Inclusion, Mainstreaming, and LRE

One of the questions I am asked frequently is how teachers and parents can best meet the needs of their students and children. Should a student with a disability be sent to a special school which specializes in working with similar students? Should that student spend his or her time with one teacher all day long in the public school? Should the student be allowed to attend music class or PE with an adult? What classrooms are best suited for making academic growth?

These types of debates began around the time that the practice of mainstreaming came into popularity, in the 1970s. Before mainstreaming, students with disabilities were either not sent to school at all, or were sent to institutional programs. (Some of the psychological damage of those institutional programs is hard to image by today's standard of care.)

Let me continue the discussion by explaining what mainstreaming means. Simply stated, it refers to the practice of moving students who have traditionally received special education services out of the general education setting (public schools) into the public school classrooms. "Mainstreaming," is the practice of putting disabled students back into one "mainstream" of education.

To differentiate, let's look at "inclusion." Inclusion replaced the practice of "mainstreaming" back in the early 1990s. And for good reason. Inclusion's reach goes beyond physical placement of special needs students. Inclusion refers to a total immersion in the general education curriculum and methods of instruction. It's more than simply occupying a desk in a general education classroom; it's about receiving special education and related services inside the general education classroom. Here's a short article that lists four powerful arguments in favor of inclusion. Here's a great Ohio State University research post about the benefits from inclusion with preschool students with disabilities. It's also important to note that inclusive practices can be used at home and public settings outside of school hours.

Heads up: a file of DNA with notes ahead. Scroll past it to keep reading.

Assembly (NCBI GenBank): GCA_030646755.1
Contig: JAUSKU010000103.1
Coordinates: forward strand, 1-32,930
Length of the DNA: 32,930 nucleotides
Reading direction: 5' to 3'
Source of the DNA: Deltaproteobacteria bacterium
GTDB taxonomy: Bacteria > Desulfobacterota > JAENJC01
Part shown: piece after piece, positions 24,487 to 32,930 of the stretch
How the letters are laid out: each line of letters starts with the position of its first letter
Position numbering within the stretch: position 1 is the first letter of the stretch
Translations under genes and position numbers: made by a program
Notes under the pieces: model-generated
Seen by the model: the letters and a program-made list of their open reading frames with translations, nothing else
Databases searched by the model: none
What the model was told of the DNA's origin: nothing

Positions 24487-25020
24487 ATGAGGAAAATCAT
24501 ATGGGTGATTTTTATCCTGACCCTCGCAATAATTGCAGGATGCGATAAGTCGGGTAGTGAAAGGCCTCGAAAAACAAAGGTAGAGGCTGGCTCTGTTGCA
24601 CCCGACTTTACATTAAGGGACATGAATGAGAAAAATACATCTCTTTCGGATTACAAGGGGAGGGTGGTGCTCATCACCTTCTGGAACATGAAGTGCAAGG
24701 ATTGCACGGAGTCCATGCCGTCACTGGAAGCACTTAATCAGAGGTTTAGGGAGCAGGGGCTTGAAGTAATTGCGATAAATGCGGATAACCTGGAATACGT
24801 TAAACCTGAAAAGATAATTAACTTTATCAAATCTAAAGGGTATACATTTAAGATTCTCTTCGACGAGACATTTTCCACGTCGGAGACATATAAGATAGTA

To summarize:

    • Mainstreaming: an outdated term referring to placing special needs students inside the general education classroom.

    • Inclusion: the newer term referring to allowing those student access to the general education curriculum and instruction without barriers.

LRE is a special education acronym that refers to the Least Restrictive Environment. According to federal law, students are required to learn in the Least Restrictive Environment which allows them the opportunity to obtain "educational benefit." Under the old system (prior to inclusion) students were generally taken out of the classroom in order to receive these specialized services. An IEP team which understands the importance of implementing LRE for students would therefore only place a student into a "pull-out" program if it is the Least Restrictive Environment for that student. In some cases, such as a child who is severely mentally or physically handicapped, a pull-out program may be the LRE, since most general education classroom teachers are neither qualified nor trained in providing specialized services to such children. Yet, for the vast majority of students, the LRE is the general education classroom setting.

One final note: as I stated to begin this page, I have been questioned about inclusion in today's school system. One parent very clearly and openly disagreed with my stance on the value in practicing inclusion. She said that her child, "had one of those kids in his class" (a student with special needs) and had a horrible experience because of it. My response to her would be the same as it would be to any concerned parent; that LRE runs both directions. If her son was having difficulties performing academically due to the distraction caused directly by another student, then her son was probably not receiving instruction in the least restrictive environment. That parent should have spoken to the school administration about the problem and found a solution to it.